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Dow Plunges More Than 500 Points

Gosh, I guess it's a good thing Boehner "got 98% of what he wanted", right? Those Republican policies sure are doing so much to increase economic stability. Listen to these guys trying to rationalize this. Stocks tanked Thursday over

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Gosh, I guess it's a good thing Boehner "got 98% of what he wanted", right? Those Republican policies sure are doing so much to increase economic stability. Listen to these guys trying to rationalize this.

Stocks tanked Thursday over concerns about the country's fragile economy, and Wall Street
could be in for another slide when the latest job numbers are released Friday.

The stock market nose-dived more than 500 points, erasing all the gains for this year.

It's the worst drop since October 2008.

Traders blame the sluggish economy and high unemployment.

But traders don’t expect to see much of change when the Labor Department releases its monthly job report Friday. The last two reports have seen the nation’s unemployment numbers rise to 9.2 percent. That has many investors worried the U.S. may head back into a recession.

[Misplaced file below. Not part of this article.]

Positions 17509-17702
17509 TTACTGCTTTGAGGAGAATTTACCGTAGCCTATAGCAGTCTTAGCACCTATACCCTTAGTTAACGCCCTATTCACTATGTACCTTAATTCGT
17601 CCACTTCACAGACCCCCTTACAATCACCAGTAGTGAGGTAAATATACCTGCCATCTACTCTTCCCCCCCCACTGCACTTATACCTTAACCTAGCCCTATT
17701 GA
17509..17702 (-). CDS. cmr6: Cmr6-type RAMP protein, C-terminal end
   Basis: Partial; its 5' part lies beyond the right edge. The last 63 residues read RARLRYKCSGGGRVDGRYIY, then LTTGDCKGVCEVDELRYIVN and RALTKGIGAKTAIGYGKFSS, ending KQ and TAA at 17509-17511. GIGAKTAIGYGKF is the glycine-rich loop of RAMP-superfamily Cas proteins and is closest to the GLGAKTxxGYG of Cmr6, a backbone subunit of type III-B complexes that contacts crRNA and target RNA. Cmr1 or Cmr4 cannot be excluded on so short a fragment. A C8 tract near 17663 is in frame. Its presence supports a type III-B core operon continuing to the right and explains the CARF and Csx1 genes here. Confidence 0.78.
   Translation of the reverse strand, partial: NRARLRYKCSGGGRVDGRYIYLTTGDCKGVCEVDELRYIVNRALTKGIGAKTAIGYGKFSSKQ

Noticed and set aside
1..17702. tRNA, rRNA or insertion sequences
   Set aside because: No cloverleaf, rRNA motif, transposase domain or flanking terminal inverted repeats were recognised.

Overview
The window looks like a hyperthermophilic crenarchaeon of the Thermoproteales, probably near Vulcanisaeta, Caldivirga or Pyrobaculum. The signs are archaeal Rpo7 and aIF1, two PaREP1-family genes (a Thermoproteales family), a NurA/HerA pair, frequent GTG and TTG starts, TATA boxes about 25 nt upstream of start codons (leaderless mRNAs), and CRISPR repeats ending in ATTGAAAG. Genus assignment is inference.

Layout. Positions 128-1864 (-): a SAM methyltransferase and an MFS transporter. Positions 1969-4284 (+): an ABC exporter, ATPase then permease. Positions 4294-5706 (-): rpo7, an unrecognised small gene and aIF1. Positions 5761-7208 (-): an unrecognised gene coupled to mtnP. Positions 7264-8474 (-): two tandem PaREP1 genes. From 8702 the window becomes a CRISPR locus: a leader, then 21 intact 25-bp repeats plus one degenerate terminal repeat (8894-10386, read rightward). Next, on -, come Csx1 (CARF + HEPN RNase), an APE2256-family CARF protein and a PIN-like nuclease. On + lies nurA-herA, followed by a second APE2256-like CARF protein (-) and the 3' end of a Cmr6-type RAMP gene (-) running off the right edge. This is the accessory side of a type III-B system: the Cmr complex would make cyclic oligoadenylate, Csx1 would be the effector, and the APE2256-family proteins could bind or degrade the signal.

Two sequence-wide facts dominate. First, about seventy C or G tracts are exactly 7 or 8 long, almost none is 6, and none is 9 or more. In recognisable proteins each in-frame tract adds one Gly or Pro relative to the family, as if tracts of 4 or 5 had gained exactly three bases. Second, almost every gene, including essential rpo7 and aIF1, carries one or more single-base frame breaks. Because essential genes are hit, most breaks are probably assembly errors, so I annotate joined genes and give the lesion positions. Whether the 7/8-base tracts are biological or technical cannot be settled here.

Stocks have dropped for nine of the past 10 trading sessions.

Traders had hoped Wall Street would be more upbeat once Washington agreed to raise the debt ceiling.

Well, forgive me for being blunt, but if you thought that anything would be upbeat after that fiasco of a debt ceiling negotiation, you weren't paying attention. Congress did nothing--other than the debt ceiling raise--to contribute to economic optimism. If anything, they made things less stable, since we all know that harsh cuts--when we need them the least--are coming.

But rather than be a Nervous Nellie and playing further into fears, let me offerthis tempering comment from Greg Sargent's The Plum Blog:

I’m sure liberals are convinced that today’s plunge was the result of Washington’s bipartisan embrace of austerity, while centrist deficit hawks will swear it was because the debt limit deal wasn’t big enough. My suggestion? Ignore all of it.

Ignore, too, claims about what it all means for 2012. Of course, the economy is very important to those elections, but a bad day for the Dow, or even a terrible month for the Dow, doesn’t mean much this far in advance of the election. What you want to look at instead are broad measures of the economy, especially hints of how it’s going to be doing next spring and summer. There’s probably no way to avoid the fact that the political world will obsess about highly visible episodes well in advance of the election, but they just don’t tell us anything significant or long term about politics or policy.

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